From left to right:Gay teens Asher Brown, 13, Seth Walsh, 13, Justin Aaberg 15, Billy Lucas 15, and Tyler Clenti 18 - all committed suicide in 2010 in the face of alleged anti-gay bullying.
I’m a huge admirer of Dan Savage. I think his It Gets Better Project is very important as a vehicle to drive the message home to those suffering from bullying and depression that there is light at the end of this tunnel - If only you can hold on.
On the project website and YouTube channel, there are many inspiring stories from people whose lives did change for the better once they moved away.
This video by Jim David for example, is one that I relate to (being of a certain age). While the message is just as profound, being a comedian, he makes his point with some humour. For many gays, humour is their weapon of defence. Just ask any drag queen.
During my grade school days, sissy was the bully bullet of choice. Those victims who could, butched it up pretty quickly; those that couldn’t, well, they were either lucky to have a protective older brother or flamed it up so much that being called a sissy lost any of it’s desired potency.
My heart breaks when I look at those faces above. Asher and Seth were only 13 years old; Justin,15. That to be targeted by bullies because they were or were perceived to be gay is horrendous. That this was enough to drive them to kill themselves speaks volumes about the culture they found themselves in.
Tyler Clenti, a gifted musician and student at Rutgers College, killed himself because he was secretly videotaped having sex with another man in his dorm room. He was humiliated to death. He managed to survive grade school and High School, but college unfortunately wasn’t a refuge from bullies or homophobes.
When you’re thirteen years old, High School graduation is a lifetime away. Imagining a world past that becomes a fantasy. And like most fantasies, it provide little comfort for someone being terrorized daily. When you’re already in High School, it becomes more conceivable that if you can just hang on a few more months then escape is possible.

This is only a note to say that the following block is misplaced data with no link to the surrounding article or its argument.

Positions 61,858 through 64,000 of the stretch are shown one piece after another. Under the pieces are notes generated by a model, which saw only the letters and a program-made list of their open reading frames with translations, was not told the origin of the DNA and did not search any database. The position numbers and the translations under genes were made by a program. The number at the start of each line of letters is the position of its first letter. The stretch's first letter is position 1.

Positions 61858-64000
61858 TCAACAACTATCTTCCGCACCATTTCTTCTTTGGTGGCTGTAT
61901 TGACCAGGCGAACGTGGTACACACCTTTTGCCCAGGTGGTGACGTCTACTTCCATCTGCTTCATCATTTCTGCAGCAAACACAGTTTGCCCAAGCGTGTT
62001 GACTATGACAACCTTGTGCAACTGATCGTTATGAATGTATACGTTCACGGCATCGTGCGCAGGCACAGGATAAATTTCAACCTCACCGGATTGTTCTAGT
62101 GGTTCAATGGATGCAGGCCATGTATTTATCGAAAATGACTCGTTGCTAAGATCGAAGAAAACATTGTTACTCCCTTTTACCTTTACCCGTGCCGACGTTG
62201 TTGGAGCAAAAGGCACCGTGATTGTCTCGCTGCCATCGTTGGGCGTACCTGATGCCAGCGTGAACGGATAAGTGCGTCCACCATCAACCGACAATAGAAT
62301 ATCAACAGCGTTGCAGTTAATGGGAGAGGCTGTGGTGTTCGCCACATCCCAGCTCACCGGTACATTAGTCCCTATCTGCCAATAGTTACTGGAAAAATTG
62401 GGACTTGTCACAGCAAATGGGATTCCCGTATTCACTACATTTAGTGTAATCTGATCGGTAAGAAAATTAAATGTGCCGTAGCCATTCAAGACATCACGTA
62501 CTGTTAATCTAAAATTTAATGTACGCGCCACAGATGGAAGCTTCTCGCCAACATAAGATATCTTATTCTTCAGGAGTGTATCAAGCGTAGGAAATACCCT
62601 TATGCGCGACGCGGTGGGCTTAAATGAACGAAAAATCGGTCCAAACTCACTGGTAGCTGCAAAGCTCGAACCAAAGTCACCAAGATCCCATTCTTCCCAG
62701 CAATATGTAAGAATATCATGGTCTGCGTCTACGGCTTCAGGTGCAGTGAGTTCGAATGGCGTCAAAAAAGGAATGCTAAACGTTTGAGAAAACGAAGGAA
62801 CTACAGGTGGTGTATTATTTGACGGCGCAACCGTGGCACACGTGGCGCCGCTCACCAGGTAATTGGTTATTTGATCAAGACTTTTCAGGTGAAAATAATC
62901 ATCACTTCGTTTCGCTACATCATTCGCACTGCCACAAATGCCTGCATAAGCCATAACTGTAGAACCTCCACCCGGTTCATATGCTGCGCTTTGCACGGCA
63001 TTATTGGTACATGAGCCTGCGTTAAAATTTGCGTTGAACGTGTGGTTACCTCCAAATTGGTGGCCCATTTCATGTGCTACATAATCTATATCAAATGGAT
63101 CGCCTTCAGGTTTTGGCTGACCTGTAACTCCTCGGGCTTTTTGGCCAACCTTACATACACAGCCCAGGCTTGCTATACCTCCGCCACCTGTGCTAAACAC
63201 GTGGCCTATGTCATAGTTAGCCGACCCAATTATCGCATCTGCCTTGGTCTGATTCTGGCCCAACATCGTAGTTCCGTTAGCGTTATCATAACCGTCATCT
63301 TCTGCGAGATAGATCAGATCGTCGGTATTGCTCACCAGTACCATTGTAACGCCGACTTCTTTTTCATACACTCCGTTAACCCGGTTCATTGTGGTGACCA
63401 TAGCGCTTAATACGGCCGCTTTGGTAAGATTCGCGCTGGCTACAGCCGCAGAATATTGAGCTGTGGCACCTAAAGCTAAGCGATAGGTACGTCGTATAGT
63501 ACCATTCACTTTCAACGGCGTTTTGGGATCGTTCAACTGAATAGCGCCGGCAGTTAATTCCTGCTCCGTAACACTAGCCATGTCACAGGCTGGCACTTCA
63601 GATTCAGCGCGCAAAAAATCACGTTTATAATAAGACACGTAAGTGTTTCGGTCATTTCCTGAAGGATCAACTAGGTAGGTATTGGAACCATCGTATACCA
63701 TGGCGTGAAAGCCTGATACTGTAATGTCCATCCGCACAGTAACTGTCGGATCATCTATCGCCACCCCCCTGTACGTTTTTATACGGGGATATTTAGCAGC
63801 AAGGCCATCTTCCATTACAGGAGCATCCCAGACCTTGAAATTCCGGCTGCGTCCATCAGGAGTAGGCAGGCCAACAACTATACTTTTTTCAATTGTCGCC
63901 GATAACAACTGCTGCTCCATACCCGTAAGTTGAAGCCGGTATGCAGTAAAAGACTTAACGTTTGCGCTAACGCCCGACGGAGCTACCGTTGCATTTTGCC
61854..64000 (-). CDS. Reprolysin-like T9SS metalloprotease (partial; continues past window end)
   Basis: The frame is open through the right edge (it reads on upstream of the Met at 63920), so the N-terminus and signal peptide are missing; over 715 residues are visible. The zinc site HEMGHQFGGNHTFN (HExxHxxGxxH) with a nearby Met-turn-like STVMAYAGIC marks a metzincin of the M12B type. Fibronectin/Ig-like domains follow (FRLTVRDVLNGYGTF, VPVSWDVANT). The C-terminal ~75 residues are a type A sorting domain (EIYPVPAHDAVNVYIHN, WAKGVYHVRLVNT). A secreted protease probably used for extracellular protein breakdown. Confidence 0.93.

What is it about our society, America’s in particular, that creates such a homophobic, intolerant and cruel environment that children must kill themselves to escape persecution?
That was a rhetorical question. America has become even more theocratic than ever. It is one of the most religious democracies in the world and unlike Spain or Italy who have a few pious people of their own, America is erasing the separation of church with right wing Christian fundamentalist ideology.
This is a country where a young gay person sees a country where he/she can’t give blood (male), can’t marry the person of his/her choice (in all but five States, one district and one Indian Tribe), can’t fight for his/her country and, if a LGBT couple, can’t adopt children.
Hopefully, it will get better. Hopefully, the US will come to its senses and return to the spirit of its constitutional that promises equality and the right to the pursuit of happiness.
But telling a young teenager to hold on is not enough. Parents of bullies, parents of victims, school officials, church and political leaders have to step up and do everything in their power to put a stop to this tragedy.
A very young person doesn’t have the option to run away, but adults who are supposed to care for his well being have the power to remove him/her from an environment that is dangerous. We do it all the time in the case of abusive families. What’s the difference here?
Advice from an old guy who survived.
Don’t wait until you’ve reached the end of your rope. If you’re not old enough to remove yourself from the danger; find someone who can help. Call the Trevor Project line: 866-488-7386,
If you are able to - run away to somewhere where you can be surrounded by a support system. This could be a friend, a family member or a bigger city where there might be a gay area.
This won’t be the answer to all of your problems, but it will give you a safer place to work things out while finding the meaning of life.